The instance is a small or single-user instance operated by a software author who writes hostile instance-scraping bots. On the web page for that software, in the ironically named “ethics statement”, he writes:

Publishing your toots/messages on a server without marking them private or requiring authentication and thus making them available to the web is an act of affirmative consent to allowing others to download those toots/messages (usually by viewing them in a browser on your profile page). If you don’t want your toots downloaded by remote/unauthenticated users on the web, do not publish them to the web.

If you publish them to the whole web (and your home instance serves them to all comers), do not be surprised or feel violated when people download (and optionally save) them, as your home instance permits them to.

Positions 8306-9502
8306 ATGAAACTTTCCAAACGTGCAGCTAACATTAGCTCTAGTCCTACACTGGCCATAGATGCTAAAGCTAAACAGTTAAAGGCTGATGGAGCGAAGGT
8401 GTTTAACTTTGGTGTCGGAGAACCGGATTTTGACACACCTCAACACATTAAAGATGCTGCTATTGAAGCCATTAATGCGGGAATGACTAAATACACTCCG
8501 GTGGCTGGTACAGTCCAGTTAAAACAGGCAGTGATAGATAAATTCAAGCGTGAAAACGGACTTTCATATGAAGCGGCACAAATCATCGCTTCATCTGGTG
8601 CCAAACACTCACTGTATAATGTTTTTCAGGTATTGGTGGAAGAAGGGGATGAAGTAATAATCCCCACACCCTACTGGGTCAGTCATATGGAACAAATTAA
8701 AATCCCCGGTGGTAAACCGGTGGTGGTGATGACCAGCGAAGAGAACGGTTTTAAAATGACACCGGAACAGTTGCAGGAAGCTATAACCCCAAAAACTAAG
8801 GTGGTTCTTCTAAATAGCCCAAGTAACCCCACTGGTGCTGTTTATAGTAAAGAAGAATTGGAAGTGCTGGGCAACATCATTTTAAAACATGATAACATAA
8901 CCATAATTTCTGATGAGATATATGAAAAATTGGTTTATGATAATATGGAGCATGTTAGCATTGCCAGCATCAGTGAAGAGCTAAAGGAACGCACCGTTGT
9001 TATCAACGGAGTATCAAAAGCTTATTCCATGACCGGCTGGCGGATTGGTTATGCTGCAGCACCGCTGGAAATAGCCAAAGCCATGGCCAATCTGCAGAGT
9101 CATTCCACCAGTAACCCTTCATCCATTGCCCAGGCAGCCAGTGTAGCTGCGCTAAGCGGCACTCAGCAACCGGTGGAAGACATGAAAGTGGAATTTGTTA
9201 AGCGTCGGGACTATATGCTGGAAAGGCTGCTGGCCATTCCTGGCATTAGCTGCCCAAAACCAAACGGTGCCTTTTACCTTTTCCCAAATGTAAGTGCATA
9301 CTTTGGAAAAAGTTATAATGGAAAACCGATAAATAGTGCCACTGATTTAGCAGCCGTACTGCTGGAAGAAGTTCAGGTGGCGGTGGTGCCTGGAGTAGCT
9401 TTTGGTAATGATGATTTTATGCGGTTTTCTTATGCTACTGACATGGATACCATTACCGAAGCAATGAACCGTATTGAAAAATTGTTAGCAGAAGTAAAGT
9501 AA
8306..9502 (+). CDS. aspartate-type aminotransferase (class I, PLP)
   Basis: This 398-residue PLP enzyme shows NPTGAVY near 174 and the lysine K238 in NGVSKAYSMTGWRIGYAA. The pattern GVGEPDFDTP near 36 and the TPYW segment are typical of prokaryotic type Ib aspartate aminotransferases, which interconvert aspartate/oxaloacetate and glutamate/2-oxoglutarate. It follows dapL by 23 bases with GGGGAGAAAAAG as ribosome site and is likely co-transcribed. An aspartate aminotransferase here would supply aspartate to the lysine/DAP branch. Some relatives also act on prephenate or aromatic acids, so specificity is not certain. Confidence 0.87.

This is an interesting take on online privacy, to be sure: “because you have not physically restricted me from harvesting your information, you are affirmatively consenting to it”. This is much the same argument as “you shouldn’t have let me hit you” and carries about the same moral weight with me.

By choosing not to talk to this instance, I hope we make clear that the Free Radical community does not wish to interact with the author or his software.